West Houghton, Lancashire Genealogy

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St. Bartholomew, Westhoughton.jpg

Chapelry History

West Houghton St Bartholomew [in modern times spelled as Westhoughton] was a chapel from ancient times lying within the boundaries of Deane Ancient Parish. The modern parish is within the Diocese of Manchester but the site has a much more ancient history.

A chapel existed on the site of the present church in 1509, when Henry VIII came to the throne, and that this is the earliest record. However, it is likely that a chapel existed here even earlier when the Abbots of Cockersand were the lords of the manor of “Westhalghton.”

In 1541, Henry VIII, by letters patent, created Deane Parish out of the northern half of the large parish of Eccles.

Westhoughton became the largest of the ten townships making up the new parish, and its chapel, along with that of Horwich, was served by curates of the mother church of Deane.

The first known chapel dedicated to St. Bartholomew, existed in 1577 (believed to have been built in 1509) and a thatched roof, in the midst of the moors, the floor being covered with rushes which the people brought at certain times of the year, and from which custom the ancient rush-bearing festival, and in later years the Wakes, became an annual event.. This humble edifice had to be demolished on account of it being “very ruinous and in decay because of its great antiquity.”

A new chapel was built in 1731 and because it was built as a district chapelry, Westhoughton Parish Registers began in 1732.

Before this: baptisms, marriages and burials of Westhoughton people were recorded in the Deane Church registers. In the 1720’s there occurred what was called “The dreadful Sickness” (which was probably typhoid fever), traditionally said to have killed one-third of the inhabitants of Westhoughton; and although other parts of Deane parish were affected the death toll was higher here. Westhoughton burials at Deane before this time had averaged out about 20 a year, but in 1727 there were 83.

This new chapel, built on an ancient site was consecrated by Bishop Peplo of Chester, had a seating capacity of 530. The accommodation was increased by the addition of galleries on all four sides – the first of them only a year after the chapel had been opened. Seating was increased to 703, and it is significant that only 16 of them were “free” and that they were in the three remote pews in the north-west corner of the gallery.

The Church was the gift of John Seddon of The Mortons, Church Street, in the year 1869. It had several unusual stained glass windows. The East window was erected by parishioners at a cost of £300 to commemorate the generosity of John Seddon; others were memorial windows to the Hargreaves family of Hart Common, the Chadwicks, 19th century silk manufacturers, and the Ditchfield family. This church had accommodation for 830 people and the registers date back to 1732.

By 1860 Westhoughton had taken a step towards parochial autonomy, but it was still to some extent under the jurisdiction of Deane, the last church rate payment to which was made in 1867 so that Westhoughton could become a free parish.

The Church sadly was gutted by fire in December 1990. Only the tower remained intact, and a new church was consecrated on October 28th 1995. The old building stood from 1869 to 1990.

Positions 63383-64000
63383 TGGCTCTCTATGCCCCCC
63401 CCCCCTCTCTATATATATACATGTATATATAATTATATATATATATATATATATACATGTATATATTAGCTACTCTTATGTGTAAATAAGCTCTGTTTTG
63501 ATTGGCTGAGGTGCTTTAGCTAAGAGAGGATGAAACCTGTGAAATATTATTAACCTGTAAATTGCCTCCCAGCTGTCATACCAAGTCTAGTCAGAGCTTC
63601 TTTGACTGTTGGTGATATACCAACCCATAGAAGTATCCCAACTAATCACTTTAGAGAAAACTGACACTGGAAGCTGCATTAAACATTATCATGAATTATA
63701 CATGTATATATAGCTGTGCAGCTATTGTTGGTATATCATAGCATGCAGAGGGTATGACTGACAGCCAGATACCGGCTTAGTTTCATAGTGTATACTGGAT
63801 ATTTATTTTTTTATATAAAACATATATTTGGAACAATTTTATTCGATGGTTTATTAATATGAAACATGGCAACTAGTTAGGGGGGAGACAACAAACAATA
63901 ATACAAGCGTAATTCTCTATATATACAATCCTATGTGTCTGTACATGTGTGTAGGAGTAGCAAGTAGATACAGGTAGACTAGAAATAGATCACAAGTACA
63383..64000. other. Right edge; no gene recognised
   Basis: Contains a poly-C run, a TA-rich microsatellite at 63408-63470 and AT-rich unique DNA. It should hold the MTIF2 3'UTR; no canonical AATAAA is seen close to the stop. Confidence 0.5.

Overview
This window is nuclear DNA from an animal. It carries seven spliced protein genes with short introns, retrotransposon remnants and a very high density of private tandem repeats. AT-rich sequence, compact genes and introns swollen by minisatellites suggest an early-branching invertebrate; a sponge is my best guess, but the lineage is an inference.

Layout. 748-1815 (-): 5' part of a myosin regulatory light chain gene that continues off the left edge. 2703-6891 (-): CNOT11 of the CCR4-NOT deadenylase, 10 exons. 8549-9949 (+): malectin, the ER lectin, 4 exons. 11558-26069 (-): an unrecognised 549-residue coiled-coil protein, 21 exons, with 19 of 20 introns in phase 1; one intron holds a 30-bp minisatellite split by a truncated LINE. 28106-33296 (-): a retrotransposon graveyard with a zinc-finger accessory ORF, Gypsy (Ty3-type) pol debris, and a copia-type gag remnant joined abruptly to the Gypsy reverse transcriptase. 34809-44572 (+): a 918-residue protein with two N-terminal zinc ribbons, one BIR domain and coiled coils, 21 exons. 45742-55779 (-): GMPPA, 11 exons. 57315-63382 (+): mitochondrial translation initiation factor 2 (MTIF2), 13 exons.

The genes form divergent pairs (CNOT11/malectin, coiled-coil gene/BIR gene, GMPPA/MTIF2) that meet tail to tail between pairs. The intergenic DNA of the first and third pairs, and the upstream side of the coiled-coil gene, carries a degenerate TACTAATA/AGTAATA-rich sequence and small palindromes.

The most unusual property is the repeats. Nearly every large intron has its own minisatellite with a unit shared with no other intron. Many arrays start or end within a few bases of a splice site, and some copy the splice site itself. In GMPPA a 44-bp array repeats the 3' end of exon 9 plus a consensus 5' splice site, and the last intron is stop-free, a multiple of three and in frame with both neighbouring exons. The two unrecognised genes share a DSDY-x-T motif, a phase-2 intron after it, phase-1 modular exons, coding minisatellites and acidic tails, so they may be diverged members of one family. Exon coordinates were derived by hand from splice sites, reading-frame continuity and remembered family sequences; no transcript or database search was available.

"HOUGHTON, WEST, a chapelry, in the parish of Deane, union of Bolton, hundred of Salford, S. division of Lancashire, 4 miles (W. S. W.) from Bolton, on the road to Wigan; containing 4527 inhabitants. From the period of the Reformation, when the possessions of the abbey of Cockersand were confiscated, the manor of West Houghton has been in the hands of the king; and Lord Skelmersdale now holds it in fee from the crown, receiving the small chief-rents. The chapelry comprises 4460 acres, of which the surface is level but elevated, and the soil a heavy clay: several collieries are in operation. The population is chiefly engaged in the hand-loom weaving of silk, and muslins and jaconets. The cotton-mill of Peter Ditchfield, Esq., employs 250 hands; it stands on the site of one of the first powerloom factories ever established, built by Messrs. Wroe and Duncuft in 1812, and destroyed by the Luddites in the same year. The fate of this early factory presents a feature somewhat remarkable in the history of the cotton manufacture. The outrages of the Luddites in Nottingham and Yorkshire occurring at that period, rendered it an unpropitious time for the introduction of machinery; and when the attacks upon obnoxious property of this description extended to this neighbourhood, Messrs. Wroe and Duncuft's factory was burnt to the ground. Their violence, however, had not the effect that the incendiaries anticipated. On the contrary, the manufacture, by power-loom process, was transferred to the then almost unknown locality of Stalybridge, where new works continually sprang up, and caused the prosperity of that place. An episcopal chapel, dedicated to St. Bartholomew, existed in West Houghton in 1662, when it had a roof of thatch, and stood in the midst of moors; the edifice was rebuilt in 1731, under the patronage of the vicar of Deane, and is now dedicated to St. Mary. The living is a perpetual curacy; net income, £150; patron, the Vicar. There are places of worship for Independents, Wesleyans, and the Society of Friends. A school was built by subscription in 1742, and enlarged in 1784; the income is about £20 per annum. In this township, at a place called Drake-Lane brook, is a strong sulphureous spring."